Flyers take a break to rest and regain intensity

Claude Giroux indicated that a recent five-game winning streak took a toll on the Flyers.
Claude Giroux indicated that a recent five-game winning streak took a toll on the Flyers. (ELSA / Getty Images)
Posted: March 29, 2014

Perhaps because his captain, Claude Giroux, said the Flyers looked tired in their 3-1 loss to the New York Rangers on Wednesday, coach Craig Berube gave his team an unscheduled day off on Thursday.

No practice. No work in the weight room. No need to get up early.

Berube wanted the Flyers to get some rest because they appeared oddly lethargic in the last two periods of such an important game Wednesday. They were outworked along the boards, usually second to the puck, and rarely had traffic in front of Rangers goalie Henrik Lundqvist.

After the loss, Giroux hinted that the Flyers were drained from their recent five-game winning streak, mostly against NHL heavyweights. He said the Flyers looked as if they "didn't have any energy," and he used the word tired to describe their play.

"Let's be honest. We played a lot of good teams lately, and we had some big wins and worked hard," Giroux said. "There's a lot of games and not a lot of nights [off] here, and coming up we have to make sure we get some rest. And the next two games at home are going to be huge."

On Friday, the Flyers host James van Riemsdyk (career-high 28 goals) and a desperate Toronto team that has lost six straight. They then face two league powers, hosting Boston on Sunday afternoon and playing at St. Louis on Tuesday.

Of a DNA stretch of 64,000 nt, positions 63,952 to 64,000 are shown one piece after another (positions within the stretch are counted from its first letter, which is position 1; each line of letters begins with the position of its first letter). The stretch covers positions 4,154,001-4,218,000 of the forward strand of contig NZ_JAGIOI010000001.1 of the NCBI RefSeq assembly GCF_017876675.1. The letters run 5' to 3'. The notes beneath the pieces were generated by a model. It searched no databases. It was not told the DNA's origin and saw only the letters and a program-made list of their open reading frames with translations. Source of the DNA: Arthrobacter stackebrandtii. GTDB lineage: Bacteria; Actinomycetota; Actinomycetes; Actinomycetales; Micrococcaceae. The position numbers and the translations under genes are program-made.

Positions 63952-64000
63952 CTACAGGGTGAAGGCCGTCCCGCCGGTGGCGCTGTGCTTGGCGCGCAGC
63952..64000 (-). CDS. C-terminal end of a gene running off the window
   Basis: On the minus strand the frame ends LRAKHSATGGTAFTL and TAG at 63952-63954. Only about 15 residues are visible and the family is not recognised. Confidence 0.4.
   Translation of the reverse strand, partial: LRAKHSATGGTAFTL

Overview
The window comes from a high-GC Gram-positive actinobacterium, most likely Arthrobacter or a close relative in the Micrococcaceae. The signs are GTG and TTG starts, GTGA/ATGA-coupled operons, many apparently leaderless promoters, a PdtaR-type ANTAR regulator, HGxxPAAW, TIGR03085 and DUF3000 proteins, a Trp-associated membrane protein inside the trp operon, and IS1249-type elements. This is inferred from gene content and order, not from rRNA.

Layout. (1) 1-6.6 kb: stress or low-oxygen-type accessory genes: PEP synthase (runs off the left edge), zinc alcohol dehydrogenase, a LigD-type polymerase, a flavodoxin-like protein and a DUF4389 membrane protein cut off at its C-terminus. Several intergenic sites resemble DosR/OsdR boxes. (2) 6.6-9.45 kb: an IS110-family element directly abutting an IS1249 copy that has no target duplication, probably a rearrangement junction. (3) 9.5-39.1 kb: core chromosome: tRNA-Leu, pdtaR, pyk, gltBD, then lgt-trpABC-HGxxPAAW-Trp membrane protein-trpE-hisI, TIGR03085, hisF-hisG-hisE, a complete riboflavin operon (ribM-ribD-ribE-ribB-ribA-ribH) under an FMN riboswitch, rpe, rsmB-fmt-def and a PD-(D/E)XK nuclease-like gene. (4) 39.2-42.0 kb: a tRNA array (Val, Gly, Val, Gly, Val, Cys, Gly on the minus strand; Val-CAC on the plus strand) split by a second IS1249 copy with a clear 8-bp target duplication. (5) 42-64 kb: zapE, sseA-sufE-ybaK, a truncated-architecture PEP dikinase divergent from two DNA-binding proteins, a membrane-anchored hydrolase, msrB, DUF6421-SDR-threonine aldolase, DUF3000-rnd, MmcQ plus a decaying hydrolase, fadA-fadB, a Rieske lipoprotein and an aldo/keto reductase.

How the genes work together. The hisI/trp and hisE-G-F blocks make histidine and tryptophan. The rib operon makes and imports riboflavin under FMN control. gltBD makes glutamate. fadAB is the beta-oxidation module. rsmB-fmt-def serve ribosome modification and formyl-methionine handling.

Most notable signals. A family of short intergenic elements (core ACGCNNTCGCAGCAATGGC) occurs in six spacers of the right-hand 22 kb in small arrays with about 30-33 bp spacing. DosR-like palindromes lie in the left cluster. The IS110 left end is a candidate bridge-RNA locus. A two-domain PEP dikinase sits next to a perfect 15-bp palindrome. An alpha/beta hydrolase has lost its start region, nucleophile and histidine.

The Flyers are 5-2 in the midst of a grueling stretch in which they play their final 17 games in 30 days.

Wednesday's defeat - their eighth straight at Madison Square Garden since 2011 - pushed the Flyers three points behind the Rangers in the Metropolitan Division.

"We got away from what was making us successful," goalie Steve Mason said after the Flyers' second consecutive loss. "You look at the intensity we brought in games against Pittsburgh, it wasn't there. These are huge games for us, and for us to not come out with our best effort . . . we have to be better."

The Flyers need to play with more emotion, more "jam" as former coach Peter Laviolette used to say, if they are going to get back on track.

In short, the Rangers - who got two of their three goals from fourth-line players - were the hungrier team Wednesday.

The Flyers "have a couple games in hand [on New York], so we knew, for us, this was a real important game before we leave for this four-game road trip," Rangers coach Alain Vigneault said.

As for the Maple Leafs, they are playing so poorly that fans started a "Let's Go Blue Jays!" chant midway through their last game, a 5-3 home loss to St. Louis that knocked them out of a playoff position for the first time since Jan. 14. Afterward, Toronto coach Randy Carlyle told reporters: "It's like we were frozen for 30 minutes of the hockey game. We didn't pick up the puck and skate with it at all. And that's showing signs of being nervous, tense, [lacking] confidence, not wanting to make a mistake."

The Flyers are 0-1-1 against Toronto, dropping a 3-1 decision on opening night and losing in overtime, 4-3, on March 8.


Berube said he expects Kimmo Timonen to play Friday; the defenseman briefly left Wednesday's game after blocking a shot with his left foot. . . . In the last nine games, the Flyers have killed 32 of 33 penalties.


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